A highly detailed 3D scan demonstrated that the bridge heads are not entirely parallel. As a result of this new found information, we chose to give the bridge an asymmetrical shape, in-plan. This increases the dynamic shape and allows showing that our proprietary technology is not bound by traditional, symmetrical forms. By making the entire bridge design parametric, the design adapts automatically with every design iteration; believe it or not, we could even make changes to the design after the robots start printing!
The final design was finished in February 2017!
After a challenging 18 month-long process of engineering, designing, re-engineering, re-designing, discovering the world behind permits, safety measures, canal wall renovation, re-designing, programming, fundraising, test printing, re-designing and re-programming, the actual printing of the bridge finally started during March 2017. We are printed large parts of roughly one metre, which were then assembled together after they’ve been printed. The initial production pace was fast enough to finish by early 2018 – exciting times!
The first tests with the robot printing in-situ were promising. We managed to print a nice part horizontally; but there were still many issues to resolve. Soon, we attempt to move the robot on the bridge and allow it to continue to print.
With close to a third of the bridge printed at the time of writing, we were well on track to be finished printing early 2018. By now, we’ve also mounted a robot directly on the bridge. What a great moment!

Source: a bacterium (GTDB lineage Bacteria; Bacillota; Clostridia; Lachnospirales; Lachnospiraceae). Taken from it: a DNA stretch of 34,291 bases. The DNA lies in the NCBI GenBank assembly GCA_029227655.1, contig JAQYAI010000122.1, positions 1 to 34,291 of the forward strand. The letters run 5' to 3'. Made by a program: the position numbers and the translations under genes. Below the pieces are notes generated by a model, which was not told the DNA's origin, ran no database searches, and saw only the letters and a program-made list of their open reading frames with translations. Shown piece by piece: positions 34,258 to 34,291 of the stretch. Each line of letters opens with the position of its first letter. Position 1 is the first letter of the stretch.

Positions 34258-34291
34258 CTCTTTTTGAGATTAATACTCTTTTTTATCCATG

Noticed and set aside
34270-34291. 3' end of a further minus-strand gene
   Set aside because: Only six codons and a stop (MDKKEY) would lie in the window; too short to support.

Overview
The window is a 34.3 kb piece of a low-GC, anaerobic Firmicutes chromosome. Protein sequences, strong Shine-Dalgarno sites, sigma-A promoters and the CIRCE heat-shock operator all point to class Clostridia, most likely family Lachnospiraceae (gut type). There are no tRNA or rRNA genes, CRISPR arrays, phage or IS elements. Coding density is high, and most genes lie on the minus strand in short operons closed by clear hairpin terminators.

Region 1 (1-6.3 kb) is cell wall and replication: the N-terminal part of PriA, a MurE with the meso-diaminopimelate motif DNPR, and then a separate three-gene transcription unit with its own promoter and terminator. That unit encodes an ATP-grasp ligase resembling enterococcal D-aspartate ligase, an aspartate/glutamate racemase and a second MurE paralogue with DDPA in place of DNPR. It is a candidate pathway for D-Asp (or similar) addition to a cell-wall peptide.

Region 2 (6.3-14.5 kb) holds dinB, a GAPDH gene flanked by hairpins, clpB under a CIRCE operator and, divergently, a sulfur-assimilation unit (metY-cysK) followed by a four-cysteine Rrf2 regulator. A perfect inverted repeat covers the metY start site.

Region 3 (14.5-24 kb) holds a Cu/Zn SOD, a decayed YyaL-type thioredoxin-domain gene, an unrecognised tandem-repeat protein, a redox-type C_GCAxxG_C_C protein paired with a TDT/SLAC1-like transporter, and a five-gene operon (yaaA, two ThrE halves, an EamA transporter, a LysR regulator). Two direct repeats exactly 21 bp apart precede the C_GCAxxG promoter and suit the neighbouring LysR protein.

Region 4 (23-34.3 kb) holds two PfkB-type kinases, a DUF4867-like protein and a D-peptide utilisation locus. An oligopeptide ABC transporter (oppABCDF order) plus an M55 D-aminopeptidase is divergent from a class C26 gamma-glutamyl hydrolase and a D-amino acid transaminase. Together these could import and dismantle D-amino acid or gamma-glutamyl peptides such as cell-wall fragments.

In April 2018, the full span of the bridge has been finalized, although it still has to actually be placed over the water. To build the bridge, the company used four of its MX3D-Metal robots. These consist of a robotic welding arm that lays down a blob of molten metal, then adds another blob on top of it once it’s hardened, and continues that process until it’s created an entire metal column. By controlling the point in space at which the welds are made, it’s possible to control the orientation of the columns, even getting them to interlace with one another. No supporting materials are needed, and quite large structures can be created.
The finished bridge is 12.5 meters long (41 ft), and took six months to print. It’s composed of 4,500 kg (9,921 lb) of stainless steel, along with 1,100 km (684 miles) of wire.
The bridge will now be subjected to load tests in order to verify its structural integrity, before being installed at the canal.
MX3D is 3D printing a fully functional stainless steel bridge to cross one of the oldest and most famous canals in the center of Amsterdam, the Oudezijds Achterburgwal. We equip typical industrial robots with purpose-built tools and develop the software to control them. The unique approach allows us to 3D print strong, complex and graceful structures out of metal. The goal of the MX3D Bridge project is to showcase the potential applications of our multi-axis 3D printing technology.
The Bridge is designed by Joris Laarman Lab, Arup is the lead structural engineer, ArcelorMittal provides the metallurgical expertise, Autodesk assists with their knowledge on digital production tools, Heijmans is our construction expert, Lenovosupports us with computational hardware, ABB is the robotics specialist, Air Liquide & Oerlikon know everything about welding and lastly, Plymovent protects the air our employees breath whilst AMS and TU Delft do invaluable research. Gemeente Amsterdamis the first customer of our collaborative bridge building department.